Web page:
EL DORADO HILLS, Calif., March 20 /PRNewswire/ -- The Embedded
Microprocessor Benchmark Consortium today announced that P.A. Semi, a
fabless semiconductor start-up that last month began sampling products from
its new PWRficient(TM) processor family, has become EEMBC's newest member.
P.A. Semi joins EEMBC as a member of the consortium's board of
directors, with full voting rights on all major issues decided by the
consortium, plus full access to all of the EEMBC(R) benchmarks.
"P.A. Semi and EEMBC share a keen awareness of the growing importance
of processor energy consumption and multicore processors," said Markus
Levy, EEMBC president. "We are thus looking forward to the contribution
that P.A. Semi will make to the consortium as EEMBC's EnergyBench tool
continues to gain traction in the marketplace and more and more designers
recognize the importance of measuring processor energy consumption with
respect to strictly defined workloads according to standardized criteria."
P.A. Semi's dual-core PA6T-1682M PWRficient processor is based on IBM's
Power Architecture(TM). The 1682M features two 2-GHz processors (each with
its own dual-integer, floating-point, and VMX vector-processing units), 2
MB of level-two cache, two DDR-2 memory controllers and hardware-assist
engines for TCP/IP acceleration, security, CRC checksum, and XOR
computation. The device also integrates a flexible I/O subsystem that
supports eight PCI Express controllers, two 10-Gigabit Ethernet
controllers, and four Gigabit Ethernet controllers that share 24
configurable SERDES lanes.
"We are pleased to join EEMBC, as it provides a very comprehensive
suite of standard embedded benchmarks that align very well with P.A. Semi's
target markets and customers," said Peter Bannon, vice president of
architecture and verification at P.A. Semi. "We look forward to being able
to showcase the performance and power of our dual-core PWRficient
processors using EEMBC's various benchmark suites and EnergyBench tool."
P.A. Semi was established in 2003 by industry veterans including Dan
Dobberpuhl, the lead designer of the DEC Alpha and StrongARM
microprocessors and the first multicore system on chip, the SiByte 1250.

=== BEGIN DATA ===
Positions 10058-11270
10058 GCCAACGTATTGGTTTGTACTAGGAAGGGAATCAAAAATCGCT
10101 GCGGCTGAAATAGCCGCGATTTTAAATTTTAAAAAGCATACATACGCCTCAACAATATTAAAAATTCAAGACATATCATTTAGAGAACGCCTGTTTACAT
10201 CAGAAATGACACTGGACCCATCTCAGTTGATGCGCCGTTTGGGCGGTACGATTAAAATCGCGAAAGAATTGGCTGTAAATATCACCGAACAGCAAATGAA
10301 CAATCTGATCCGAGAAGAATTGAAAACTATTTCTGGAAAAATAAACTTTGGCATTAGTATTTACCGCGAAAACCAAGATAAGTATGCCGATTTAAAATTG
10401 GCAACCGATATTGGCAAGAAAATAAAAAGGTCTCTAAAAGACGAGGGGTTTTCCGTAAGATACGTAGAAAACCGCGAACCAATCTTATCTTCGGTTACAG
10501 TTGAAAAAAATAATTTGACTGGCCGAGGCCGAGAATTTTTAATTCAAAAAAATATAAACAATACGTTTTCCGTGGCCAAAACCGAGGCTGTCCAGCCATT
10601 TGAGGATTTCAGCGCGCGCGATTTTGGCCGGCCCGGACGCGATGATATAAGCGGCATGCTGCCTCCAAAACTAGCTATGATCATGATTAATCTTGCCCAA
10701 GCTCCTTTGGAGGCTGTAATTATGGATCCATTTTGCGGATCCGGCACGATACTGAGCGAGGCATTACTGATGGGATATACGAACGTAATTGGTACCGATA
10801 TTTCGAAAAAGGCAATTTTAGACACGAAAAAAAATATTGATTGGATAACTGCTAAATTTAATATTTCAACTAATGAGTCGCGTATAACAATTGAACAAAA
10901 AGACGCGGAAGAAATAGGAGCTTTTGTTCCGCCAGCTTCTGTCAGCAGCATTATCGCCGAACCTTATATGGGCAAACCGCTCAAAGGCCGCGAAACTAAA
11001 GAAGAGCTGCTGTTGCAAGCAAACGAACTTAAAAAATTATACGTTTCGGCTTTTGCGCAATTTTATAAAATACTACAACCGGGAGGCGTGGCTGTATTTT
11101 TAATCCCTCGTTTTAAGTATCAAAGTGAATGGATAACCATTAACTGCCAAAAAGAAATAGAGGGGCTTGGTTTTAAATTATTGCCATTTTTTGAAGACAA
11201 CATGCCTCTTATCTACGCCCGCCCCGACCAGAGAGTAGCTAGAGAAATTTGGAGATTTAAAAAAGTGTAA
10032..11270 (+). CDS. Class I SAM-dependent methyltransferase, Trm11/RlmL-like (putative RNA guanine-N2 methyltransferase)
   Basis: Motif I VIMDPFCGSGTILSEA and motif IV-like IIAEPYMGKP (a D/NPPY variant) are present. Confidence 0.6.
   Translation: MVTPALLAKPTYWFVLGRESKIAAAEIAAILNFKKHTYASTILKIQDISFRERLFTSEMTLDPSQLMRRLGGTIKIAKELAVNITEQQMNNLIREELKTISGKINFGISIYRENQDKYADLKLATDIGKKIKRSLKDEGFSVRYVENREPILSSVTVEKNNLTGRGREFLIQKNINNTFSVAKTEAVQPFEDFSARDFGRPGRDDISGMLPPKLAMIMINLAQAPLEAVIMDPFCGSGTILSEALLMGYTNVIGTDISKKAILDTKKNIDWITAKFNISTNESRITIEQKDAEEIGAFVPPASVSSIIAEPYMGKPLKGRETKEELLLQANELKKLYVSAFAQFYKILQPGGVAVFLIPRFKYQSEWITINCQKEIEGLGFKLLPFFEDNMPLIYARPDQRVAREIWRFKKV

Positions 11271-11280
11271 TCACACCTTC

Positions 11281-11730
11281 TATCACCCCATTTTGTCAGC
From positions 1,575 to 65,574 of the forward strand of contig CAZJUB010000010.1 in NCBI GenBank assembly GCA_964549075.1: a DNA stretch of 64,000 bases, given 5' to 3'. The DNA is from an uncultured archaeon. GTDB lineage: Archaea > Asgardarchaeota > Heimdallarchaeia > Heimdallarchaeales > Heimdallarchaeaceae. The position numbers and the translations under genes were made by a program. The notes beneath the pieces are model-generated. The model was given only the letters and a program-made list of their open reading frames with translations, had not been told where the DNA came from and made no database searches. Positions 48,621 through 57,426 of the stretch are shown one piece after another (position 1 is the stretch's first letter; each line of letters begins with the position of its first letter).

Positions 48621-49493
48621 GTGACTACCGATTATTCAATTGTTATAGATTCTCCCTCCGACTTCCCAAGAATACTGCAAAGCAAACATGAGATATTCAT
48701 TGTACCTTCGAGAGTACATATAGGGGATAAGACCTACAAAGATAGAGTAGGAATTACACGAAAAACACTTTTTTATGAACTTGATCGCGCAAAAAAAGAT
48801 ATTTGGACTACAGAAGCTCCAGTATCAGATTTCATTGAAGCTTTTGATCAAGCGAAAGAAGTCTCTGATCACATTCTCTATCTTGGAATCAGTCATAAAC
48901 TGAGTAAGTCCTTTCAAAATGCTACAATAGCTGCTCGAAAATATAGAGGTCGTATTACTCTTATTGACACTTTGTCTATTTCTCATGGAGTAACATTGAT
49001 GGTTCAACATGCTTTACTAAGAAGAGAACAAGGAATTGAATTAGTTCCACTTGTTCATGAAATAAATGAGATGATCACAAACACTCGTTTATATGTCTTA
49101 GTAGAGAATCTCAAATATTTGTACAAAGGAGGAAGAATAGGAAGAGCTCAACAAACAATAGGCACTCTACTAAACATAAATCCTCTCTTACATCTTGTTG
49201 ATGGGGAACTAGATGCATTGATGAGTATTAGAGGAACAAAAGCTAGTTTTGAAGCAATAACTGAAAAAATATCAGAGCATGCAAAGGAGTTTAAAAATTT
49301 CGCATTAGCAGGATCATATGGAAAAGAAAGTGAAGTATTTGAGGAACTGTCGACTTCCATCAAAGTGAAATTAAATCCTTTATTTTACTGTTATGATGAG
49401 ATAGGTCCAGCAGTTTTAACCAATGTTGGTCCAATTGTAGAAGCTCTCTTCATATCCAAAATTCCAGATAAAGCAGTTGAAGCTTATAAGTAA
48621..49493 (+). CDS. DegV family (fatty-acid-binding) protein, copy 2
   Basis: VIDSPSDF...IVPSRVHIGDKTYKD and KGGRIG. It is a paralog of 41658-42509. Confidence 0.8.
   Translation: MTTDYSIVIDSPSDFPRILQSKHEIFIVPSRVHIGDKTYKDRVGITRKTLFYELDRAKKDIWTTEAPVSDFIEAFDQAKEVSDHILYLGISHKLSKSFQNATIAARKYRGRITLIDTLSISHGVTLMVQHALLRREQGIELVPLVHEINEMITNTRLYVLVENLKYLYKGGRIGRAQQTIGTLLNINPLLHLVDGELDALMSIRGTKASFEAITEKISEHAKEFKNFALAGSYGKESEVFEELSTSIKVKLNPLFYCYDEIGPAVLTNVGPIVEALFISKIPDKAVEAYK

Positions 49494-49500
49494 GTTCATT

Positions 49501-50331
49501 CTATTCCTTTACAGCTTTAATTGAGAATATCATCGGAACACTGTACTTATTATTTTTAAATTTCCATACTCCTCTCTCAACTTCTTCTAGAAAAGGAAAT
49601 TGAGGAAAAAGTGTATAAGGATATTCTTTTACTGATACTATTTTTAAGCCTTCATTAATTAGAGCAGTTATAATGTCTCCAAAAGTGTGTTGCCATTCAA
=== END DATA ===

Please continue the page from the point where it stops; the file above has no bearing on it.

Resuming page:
P.A. Semi's PWRficient processors are based on, and fully
software-compatible with, the highly regarded Power Architecture(TM)
instruction set, licensed to P.A. Semi by IBM. The company's first
dual-core system on chip processor, the PA6T-1682M, is targeted at the
high-performance embedded computing and control markets.
EEMBC, the Embedded Microprocessor Benchmark Consortium, develops and
certifies real-world benchmarks and benchmark scores to help designers
select the right embedded processors for their systems. Every processor
submitted for EEMBC benchmarking is tested for parameters representing
different workloads and capabilities in communications, networking,
consumer, office automation, automotive/industrial, embedded Java, and
network storage-related applications. With members including leading
semiconductor, intellectual property, and compiler companies, EEMBC
establishes benchmark standards and provides certified benchmarking results
through the EEMBC Technology Center.
EEMBC's members include Adaptec, Altera, AMD, Analog Devices, ARC
International, ARM, Artifex Software, Atmel, Broadcom, Code Sourcery,
esmertec, Freescale Semiconductor, Fujitsu Microelectronics, Green Hills
Software, IAR Systems AB, IBM, Imagination Technologies, Improv Systems,
Infineon Technologies, Intel, LSI Logic, Marvell Semiconductor, Matsushita
Electric Industrial, Mentor Graphics, Microchip Technology, MIPS
Technologies, National Instruments, NEC Electronics, NETCLEUS Systems,
Nokia, NXP Semiconductors, Oki Electric Industry Co, P.A. Semi, PMC-Sierra,
Qualcomm, Realtek Semiconductor, Red Hat, Renesas Technology, Sony Computer
Entertainment, ST Microelectronics, Sun Microsystems, Tensilica, Texas
Instruments, Toshiba, VIA Technologies, and Wind River Systems.
EEMBC is a registered trademark of the Embedded Microprocessor
Benchmark Consortium. All other trademarks appearing herein are the
property of their respective owners.